In the day and age of a highly competitive job market, it is more essential than ever to have increasingly high qualifications and to cater to the needs of society. Diversifying into a variety of fields is great, but one must consider the practicality of obtaining a job in the future while making such decisions. If these factors are not heeded, it creates what economists call a "skills gap" - the difference between the qualifications and requirements of the economy, versus the actual qualifications and technical knowledge of potential employees. A mismatch between the two results in a hindrance in the economic growth and prosperity of a region or country.

Another reason why one must be cautious about this advice is that people have a misconception that doing something you like will somehow make the work seem easier. Spoiler alert: it does not. This results in people giving up easily, without persistence.

Furthermore, focusing on following a single passion makes people less likely to consider new potential areas of interest. This close-minded view can be detrimental to the success of the individual and the success of communities.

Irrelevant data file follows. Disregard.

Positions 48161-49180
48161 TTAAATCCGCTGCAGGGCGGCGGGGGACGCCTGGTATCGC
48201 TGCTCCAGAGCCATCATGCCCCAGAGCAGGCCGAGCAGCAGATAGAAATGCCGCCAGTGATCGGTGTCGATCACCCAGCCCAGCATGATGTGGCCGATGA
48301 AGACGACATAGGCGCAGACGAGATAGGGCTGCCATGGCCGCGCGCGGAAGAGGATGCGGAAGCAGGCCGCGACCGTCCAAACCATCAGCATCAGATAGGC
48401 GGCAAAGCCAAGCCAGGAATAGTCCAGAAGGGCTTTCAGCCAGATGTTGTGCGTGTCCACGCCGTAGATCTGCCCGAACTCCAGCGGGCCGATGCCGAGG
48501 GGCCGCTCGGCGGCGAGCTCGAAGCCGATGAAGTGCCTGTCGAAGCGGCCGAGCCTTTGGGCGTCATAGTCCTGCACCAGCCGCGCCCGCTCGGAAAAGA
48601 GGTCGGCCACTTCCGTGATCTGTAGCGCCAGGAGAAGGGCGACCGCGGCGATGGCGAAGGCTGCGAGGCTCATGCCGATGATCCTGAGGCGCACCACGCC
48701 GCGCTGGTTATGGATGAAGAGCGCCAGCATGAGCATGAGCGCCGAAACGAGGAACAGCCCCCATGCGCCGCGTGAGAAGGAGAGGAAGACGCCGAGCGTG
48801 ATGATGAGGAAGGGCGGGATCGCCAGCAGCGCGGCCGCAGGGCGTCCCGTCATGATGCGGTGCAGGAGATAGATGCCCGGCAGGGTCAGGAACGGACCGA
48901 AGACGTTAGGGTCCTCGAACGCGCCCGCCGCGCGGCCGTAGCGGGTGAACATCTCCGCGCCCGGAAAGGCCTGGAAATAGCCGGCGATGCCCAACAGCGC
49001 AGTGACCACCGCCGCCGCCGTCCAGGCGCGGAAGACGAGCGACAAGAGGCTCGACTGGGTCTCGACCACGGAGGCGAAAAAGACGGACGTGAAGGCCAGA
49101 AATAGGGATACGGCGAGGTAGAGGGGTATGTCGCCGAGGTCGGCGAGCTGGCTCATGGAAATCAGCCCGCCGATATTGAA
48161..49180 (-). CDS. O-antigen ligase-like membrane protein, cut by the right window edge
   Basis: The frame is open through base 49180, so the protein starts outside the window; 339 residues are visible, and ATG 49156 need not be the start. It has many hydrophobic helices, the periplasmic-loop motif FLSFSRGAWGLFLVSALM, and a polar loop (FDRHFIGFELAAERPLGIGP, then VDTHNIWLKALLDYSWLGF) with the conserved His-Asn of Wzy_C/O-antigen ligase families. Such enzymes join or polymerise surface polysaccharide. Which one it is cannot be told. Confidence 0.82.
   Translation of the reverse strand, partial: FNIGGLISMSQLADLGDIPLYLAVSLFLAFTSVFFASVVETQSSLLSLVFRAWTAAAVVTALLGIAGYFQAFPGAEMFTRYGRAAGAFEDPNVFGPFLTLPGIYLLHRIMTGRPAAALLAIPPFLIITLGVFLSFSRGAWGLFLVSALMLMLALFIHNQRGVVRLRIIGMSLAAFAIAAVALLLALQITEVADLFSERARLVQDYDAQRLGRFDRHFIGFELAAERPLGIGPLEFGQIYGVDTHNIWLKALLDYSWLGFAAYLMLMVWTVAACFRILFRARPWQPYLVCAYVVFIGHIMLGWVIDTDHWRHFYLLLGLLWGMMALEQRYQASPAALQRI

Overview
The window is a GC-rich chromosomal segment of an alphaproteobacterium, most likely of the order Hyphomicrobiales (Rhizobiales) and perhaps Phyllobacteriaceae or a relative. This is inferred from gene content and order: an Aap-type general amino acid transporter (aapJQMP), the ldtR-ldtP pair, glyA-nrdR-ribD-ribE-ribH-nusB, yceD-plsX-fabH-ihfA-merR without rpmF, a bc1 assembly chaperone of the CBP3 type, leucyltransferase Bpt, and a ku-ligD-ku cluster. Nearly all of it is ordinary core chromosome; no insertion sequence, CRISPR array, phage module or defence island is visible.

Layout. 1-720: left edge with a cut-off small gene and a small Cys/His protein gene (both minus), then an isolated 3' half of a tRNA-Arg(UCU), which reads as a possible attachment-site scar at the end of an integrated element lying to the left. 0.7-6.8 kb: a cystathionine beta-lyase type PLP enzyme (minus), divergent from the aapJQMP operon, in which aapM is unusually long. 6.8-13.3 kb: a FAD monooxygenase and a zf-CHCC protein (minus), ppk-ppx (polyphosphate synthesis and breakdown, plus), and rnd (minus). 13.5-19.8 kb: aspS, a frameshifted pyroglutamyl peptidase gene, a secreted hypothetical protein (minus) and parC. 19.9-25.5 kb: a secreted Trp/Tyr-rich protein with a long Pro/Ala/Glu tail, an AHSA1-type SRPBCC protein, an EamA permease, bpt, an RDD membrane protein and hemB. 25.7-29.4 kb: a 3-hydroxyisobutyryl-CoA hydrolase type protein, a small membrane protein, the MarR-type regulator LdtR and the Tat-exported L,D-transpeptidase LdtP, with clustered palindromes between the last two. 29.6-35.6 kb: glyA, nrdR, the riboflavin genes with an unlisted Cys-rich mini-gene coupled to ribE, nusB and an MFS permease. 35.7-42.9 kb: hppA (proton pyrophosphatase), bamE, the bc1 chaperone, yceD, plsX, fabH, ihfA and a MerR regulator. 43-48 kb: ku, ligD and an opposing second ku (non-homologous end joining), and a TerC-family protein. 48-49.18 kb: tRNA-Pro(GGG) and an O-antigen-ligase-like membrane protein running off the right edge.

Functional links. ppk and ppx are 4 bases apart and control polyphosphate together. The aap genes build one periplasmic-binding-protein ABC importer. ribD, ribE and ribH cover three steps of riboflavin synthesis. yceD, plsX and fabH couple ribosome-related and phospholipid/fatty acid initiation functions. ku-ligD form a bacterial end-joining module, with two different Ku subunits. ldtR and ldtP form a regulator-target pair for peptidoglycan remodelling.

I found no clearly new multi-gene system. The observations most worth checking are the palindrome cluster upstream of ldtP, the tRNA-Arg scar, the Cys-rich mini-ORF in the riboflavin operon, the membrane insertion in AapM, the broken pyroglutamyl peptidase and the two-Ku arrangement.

Passion is not a fixed quantity. One day, you may find yourself interested in something else. Is it worth gambling and going all in into one thing, that has the potential to backfire in the long run?

Therefore, you should choose to pursue a career in which you'd be good at what you do. Sure, you might be slightly more interested in something else, but is it really worth spending so much time, energy, and money to struggle through it, and eventually realize you made the wrong decision? Is it worth trading the long-term happiness for some short-term euphoria?

In today's world, it is easier than ever to maintain a hobby or a secondary profession in something that you are truly passionate about. So whenever someone tells you to follow your passions, think about it. Is it really the wisest choice? Would that truly make you happy?

Or, perhaps you might prefer to give more weight to the short term happiness, because in the immortal words of the father of modern economics, John Maynard Keynes, "in the long run, we are all dead."

Report this Content
This article has not been reviewed by Odyssey HQ and solely reflects the ideas and opinions of the creator.
Student Life

150 Words For Anyone Who Loves Football Games